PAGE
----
Car accidents are traumatic events that can shake even the most stoic individual in the right circumstances. The violence of the impact, the shock of hitting a solid object, and the injuries that follow in many collisions, can greatly upend the accident victims’ lives and those of their families.
Serious injury can turn to tragedy when a car accident victim does not survive, and the loved ones are left to pick up the pieces as well as they can. Such a loss can be almost impossible to bear, and looking to hold someone accountable for this preventable death is a common sentiment. Assuming the other driver is equally or more at fault, the family may be able to recover monetary compensation under a wrongful death claim. Essentially, these lawsuits allow the family to stand in the place of the deceased in situations where the negligent or wrongful acts of another party caused the death. Wrongful death brings in additional elements that are not necessary for ordinary negligence cases, and a discussion of rules that govern how these cases proceed and the types of damages survivors may recover will follow below.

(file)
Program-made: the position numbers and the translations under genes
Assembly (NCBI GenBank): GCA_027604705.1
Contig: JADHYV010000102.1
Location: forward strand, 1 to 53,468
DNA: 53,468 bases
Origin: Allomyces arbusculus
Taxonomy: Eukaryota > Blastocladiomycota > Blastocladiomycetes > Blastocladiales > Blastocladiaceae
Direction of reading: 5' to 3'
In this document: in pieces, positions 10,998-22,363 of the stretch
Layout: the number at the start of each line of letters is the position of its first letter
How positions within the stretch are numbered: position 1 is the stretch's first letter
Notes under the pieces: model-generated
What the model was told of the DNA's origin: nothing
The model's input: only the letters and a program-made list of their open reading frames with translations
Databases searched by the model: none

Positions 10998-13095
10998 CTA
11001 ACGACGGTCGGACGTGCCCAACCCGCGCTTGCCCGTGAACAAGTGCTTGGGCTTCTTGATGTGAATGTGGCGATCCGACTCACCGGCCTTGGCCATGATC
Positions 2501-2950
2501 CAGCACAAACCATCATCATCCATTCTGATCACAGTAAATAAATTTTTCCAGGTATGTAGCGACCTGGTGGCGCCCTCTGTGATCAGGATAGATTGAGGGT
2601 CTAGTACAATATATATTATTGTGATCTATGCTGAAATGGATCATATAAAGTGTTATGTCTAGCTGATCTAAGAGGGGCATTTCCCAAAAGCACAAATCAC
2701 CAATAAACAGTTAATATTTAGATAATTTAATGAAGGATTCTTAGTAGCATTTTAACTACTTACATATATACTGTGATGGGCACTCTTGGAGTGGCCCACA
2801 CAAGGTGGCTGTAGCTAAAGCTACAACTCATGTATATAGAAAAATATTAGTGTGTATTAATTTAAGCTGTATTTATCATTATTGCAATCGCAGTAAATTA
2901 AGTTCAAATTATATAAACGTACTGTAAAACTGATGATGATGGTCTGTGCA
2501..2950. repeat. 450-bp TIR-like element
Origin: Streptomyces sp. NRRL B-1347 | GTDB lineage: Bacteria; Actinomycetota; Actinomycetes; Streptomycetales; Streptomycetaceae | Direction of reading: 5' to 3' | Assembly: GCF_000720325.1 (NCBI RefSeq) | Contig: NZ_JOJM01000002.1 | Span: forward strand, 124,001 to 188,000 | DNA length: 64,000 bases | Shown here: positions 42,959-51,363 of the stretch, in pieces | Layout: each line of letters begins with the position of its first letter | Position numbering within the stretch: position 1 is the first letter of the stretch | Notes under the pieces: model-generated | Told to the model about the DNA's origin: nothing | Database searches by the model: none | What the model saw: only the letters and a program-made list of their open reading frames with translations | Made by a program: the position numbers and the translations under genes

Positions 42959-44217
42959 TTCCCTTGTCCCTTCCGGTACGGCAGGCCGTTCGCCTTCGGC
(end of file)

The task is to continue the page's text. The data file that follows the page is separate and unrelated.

Who Can File a Wrongful Death Action?
As noted, wrongful death suits serve to allow family members to recover for a death caused by the negligent actions of another, while also allowing additional types of damages not otherwise available. Thus, the deceased must have had a right to file a lawsuit based upon the underlying act that spurred the case. Because the goal of wrongful death suits is to account for the losses both to the victim and the family, the deceased’s estate is the only individual authorized to take this legal action. The named personal representative, or the one appointed by the court, would have this ability, along with other matters related to the estate....